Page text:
The Dead Guy
asks if you would vote - on television,
-style - to kill someone. It's a simple yet outlandish premise, right?
The Dead Guy
's title is also the name of a fictional reality-TV show, on which we watch a hapless victim-to-be for seven ratings-filled days - from the moment he signs a contract with network hack Gina, promising to trade his life for $1 million, to his moment of truth, in front of a live studio audience (you).
So would you do it? Would I?
Of course not.
Except, I did watch every episode of
, even the one where a sodden Jeff Conaway had seizures on camera, which only made me want more. So then again, maybe I would. And judging by the recent announcement that
has been renewed for a second season, maybe you would, too.
Eric Coble's script works its doomed horse so hard it loses much of the tension crucial to its premise, and director Michael Osinski is lucky to have a cast that overcomes those shortcomings. Still, that premise remains intriguing, even if we've already seen it in several other guises (
The Running Man
The Truman Show
Nathan Holt's engaging everydude, Eldon, slouching around the stage in an Aerosmith T-shirt and raggedy cutoffs, is mostly responsible for keeping us invested in his character's inevitable demise, though he is ably assisted by Allison Heishman as his ex-girlfriend, Christy, and Jess Conda as his brassy mom, Roberta.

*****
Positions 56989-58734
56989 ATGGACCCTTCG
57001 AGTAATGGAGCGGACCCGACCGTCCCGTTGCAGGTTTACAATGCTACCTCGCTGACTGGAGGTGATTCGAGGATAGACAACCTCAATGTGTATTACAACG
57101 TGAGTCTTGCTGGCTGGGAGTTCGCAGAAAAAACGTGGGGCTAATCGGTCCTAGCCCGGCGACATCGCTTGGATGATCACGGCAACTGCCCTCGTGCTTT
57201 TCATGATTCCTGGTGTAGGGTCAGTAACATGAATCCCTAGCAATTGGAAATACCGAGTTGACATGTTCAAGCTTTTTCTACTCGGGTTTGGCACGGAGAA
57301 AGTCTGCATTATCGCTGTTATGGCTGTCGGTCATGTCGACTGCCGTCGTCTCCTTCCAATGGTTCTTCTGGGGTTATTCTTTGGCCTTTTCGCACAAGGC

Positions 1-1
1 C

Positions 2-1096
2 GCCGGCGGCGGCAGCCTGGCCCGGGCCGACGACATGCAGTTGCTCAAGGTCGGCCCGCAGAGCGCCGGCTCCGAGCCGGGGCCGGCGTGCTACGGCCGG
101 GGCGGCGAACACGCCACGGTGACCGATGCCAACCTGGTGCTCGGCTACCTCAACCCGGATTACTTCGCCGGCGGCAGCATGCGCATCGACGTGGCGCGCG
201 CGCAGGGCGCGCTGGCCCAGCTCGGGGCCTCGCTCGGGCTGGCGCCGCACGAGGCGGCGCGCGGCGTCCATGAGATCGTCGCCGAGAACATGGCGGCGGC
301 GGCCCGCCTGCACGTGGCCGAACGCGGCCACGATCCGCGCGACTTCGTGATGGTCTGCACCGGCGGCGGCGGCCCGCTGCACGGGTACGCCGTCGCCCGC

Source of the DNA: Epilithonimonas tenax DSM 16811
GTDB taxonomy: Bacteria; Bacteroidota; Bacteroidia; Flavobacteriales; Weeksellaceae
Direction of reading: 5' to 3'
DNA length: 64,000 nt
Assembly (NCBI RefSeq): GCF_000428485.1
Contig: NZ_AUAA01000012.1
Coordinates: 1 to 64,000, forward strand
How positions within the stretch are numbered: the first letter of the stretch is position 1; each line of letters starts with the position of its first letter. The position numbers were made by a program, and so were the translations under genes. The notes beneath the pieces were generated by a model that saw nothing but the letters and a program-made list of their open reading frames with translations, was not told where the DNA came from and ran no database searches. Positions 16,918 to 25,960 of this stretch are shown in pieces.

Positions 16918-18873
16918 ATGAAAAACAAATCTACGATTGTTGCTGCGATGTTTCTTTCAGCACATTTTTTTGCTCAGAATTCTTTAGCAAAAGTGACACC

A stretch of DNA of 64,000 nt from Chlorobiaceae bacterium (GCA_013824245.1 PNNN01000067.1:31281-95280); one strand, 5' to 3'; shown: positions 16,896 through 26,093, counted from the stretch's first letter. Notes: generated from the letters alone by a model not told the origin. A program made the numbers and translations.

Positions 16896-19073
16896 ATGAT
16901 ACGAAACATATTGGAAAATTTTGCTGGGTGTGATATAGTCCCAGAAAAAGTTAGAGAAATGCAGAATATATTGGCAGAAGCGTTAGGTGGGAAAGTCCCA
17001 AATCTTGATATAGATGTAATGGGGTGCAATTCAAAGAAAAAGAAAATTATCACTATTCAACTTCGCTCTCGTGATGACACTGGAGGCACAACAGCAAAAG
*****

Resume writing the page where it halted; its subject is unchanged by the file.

However, Mathilda McCommon's ambition-fueled
creator/host Gina also suffers from the same lack of mystery as the script.
Though reality television thrives on one-dimensionality, the same principle does not follow for live theater, and McCommon's efforts to maintain that single dimension quickly become grating.
Mounted on each side of the stage are television monitors intermittently broadcasting content-related commercials (when an episode of
The Dead Guy
features Eldon buying pickup trucks for his family, a commercial for "The Eliminator," a new pickup truck, appears). We also see that reality-TV staple, the "confessional," in which characters - or are they people? - vent privately to the audience about whatever has just transpired in the plot - um, in their lives. The lines between reality and "reality" get blurry, and Coble inserts cleverness galore, but perhaps too much for the show's own good.
Ultimately, Eldon's denouement is disappointing, but I won't give up the spoiler. Tune in and cast your own vote on the matter.
Through May 31 at Second Stage at the Adrienne, 2030 Sansom St. Tickets: $12 to $18. Information: 215-563-4330 or